Effects of dopaminergic agents on visceral pain measured by the mouse writhing test

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1996-01-01
Autores
Frussa-Filho, Roberto [UNIFESP]
Rocha, JBT
Conceição, Isaltino Marcelo da [UNIFESP]
Mello, C. F.
Pereira, M. E.
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The present study explored the role of the dopaminergic transmission in the mouse writhing test analgesia by examining the relative analgesic activity of indirect dopaminergic agonists (amphetamine and cocaine), a mixed D-1/D-2 direct agonist (apomorphine), and a direct D-1 (SKF38393) and D-2 (bromocriptine) dopaminergic agonist.Amphetamine (1, 3 and 10 mg/kg, s,c.), cocaine (3 and 10 mg/kg, s.c.), apomorphine (0.3, 1 and 3 mg/kg, s.c.) and bromocriptine (30 mg/kg, s.c.) induced a significant decrease of the number of writhes, SKF38393 (1, 3, 10 and 30 mg/kg, s,c.) had no effect on writhing.The antinociceptive effect of amphetamine and cocaine was not reversed by naltrexone, haloperidol or SCH23390. The apomorphine- and bromocriptine-induced analgesia was not reduced by naltrexone or SCH23390 but was attenuated by haloperidol: the apomorphine-induced analgesia was not modified by domperidone.The present results suggest an involvement of the dopaminergic transmission in visceral nociception. This dopaminergic component appears to involve exclusively the central D-2 receptor system, and does not seem to be influenced by opioid mechanisms.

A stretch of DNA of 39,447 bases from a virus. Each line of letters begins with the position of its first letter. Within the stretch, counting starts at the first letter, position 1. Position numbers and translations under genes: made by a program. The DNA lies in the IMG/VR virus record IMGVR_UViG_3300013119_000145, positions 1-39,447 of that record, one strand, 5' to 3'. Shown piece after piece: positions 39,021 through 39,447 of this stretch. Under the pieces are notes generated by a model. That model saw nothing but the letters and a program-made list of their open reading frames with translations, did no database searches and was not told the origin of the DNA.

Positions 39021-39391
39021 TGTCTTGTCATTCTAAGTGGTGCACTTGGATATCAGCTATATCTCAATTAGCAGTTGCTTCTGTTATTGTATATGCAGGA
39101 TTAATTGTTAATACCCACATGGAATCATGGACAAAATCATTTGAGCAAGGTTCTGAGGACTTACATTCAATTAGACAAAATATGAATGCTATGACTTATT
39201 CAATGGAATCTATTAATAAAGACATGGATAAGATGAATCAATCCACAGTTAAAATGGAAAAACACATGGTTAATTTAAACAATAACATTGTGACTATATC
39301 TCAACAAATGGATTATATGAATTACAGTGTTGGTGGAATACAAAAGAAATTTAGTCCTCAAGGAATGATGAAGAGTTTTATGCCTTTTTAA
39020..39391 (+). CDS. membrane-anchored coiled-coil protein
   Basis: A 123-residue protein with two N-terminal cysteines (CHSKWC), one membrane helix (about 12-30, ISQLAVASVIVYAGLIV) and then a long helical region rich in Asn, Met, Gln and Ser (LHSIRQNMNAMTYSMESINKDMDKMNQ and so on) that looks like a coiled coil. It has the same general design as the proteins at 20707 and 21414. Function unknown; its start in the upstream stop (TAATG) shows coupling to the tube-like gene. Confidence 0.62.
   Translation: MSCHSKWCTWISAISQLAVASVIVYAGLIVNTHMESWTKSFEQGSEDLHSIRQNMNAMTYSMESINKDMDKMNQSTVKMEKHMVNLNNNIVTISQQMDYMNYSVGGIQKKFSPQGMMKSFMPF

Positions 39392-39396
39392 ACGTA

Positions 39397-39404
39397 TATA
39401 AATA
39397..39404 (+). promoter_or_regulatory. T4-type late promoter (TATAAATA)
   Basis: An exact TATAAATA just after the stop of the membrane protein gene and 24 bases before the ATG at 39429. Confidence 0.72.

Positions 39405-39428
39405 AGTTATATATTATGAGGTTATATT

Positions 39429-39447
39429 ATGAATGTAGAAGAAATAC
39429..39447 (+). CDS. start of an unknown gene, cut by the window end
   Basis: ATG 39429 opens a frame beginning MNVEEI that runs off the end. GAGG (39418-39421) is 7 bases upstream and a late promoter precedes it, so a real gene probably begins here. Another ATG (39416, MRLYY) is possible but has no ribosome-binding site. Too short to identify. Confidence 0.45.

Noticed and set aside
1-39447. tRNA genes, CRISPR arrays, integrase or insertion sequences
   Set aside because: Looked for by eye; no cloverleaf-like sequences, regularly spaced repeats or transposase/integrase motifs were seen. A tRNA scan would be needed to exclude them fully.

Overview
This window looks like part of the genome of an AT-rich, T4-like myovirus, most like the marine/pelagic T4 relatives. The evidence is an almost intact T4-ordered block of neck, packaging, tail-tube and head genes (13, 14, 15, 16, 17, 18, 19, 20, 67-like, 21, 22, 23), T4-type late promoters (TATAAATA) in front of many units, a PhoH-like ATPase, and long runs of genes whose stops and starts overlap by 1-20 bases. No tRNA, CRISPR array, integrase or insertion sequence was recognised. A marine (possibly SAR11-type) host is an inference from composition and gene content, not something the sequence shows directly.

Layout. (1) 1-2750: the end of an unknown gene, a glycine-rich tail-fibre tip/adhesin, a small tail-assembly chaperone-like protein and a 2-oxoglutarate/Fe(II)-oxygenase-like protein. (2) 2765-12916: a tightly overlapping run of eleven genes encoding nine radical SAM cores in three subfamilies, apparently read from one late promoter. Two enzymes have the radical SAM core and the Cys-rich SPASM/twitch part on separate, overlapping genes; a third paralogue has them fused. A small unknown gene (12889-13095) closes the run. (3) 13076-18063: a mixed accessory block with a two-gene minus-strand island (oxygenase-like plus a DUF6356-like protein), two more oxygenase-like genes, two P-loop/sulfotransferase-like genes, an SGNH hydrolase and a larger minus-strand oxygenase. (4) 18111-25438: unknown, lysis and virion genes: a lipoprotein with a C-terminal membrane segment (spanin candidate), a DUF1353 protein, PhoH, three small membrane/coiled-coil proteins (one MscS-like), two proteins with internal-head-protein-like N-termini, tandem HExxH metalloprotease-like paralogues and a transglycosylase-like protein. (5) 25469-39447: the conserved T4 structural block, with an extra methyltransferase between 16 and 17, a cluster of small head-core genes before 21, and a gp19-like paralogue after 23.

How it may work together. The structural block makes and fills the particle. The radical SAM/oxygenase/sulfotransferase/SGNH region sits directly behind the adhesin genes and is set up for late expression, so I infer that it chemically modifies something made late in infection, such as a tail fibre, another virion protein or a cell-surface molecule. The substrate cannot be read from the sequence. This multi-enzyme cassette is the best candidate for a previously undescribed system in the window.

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Archives Internationales De Pharmacodynamie Et De Therapie. Ghent: Arch Int Pharmacodynamie, v. 331, n. 1, p. 74-93, 1996.
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